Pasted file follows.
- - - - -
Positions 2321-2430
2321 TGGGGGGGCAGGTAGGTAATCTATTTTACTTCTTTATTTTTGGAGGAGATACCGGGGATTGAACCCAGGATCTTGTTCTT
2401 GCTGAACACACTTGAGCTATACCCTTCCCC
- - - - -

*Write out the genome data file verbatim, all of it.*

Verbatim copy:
Positions 2321-2430
2321 TGGGGGGGCAGGTAGGTAATCTATTTTACTTCTTTATTTTTGGAGGAGATACCGGGGATTGAACCCAGGATCTTGTTCTT
2401 GCTGAACACACTTGAGCTATACCCTTCCCC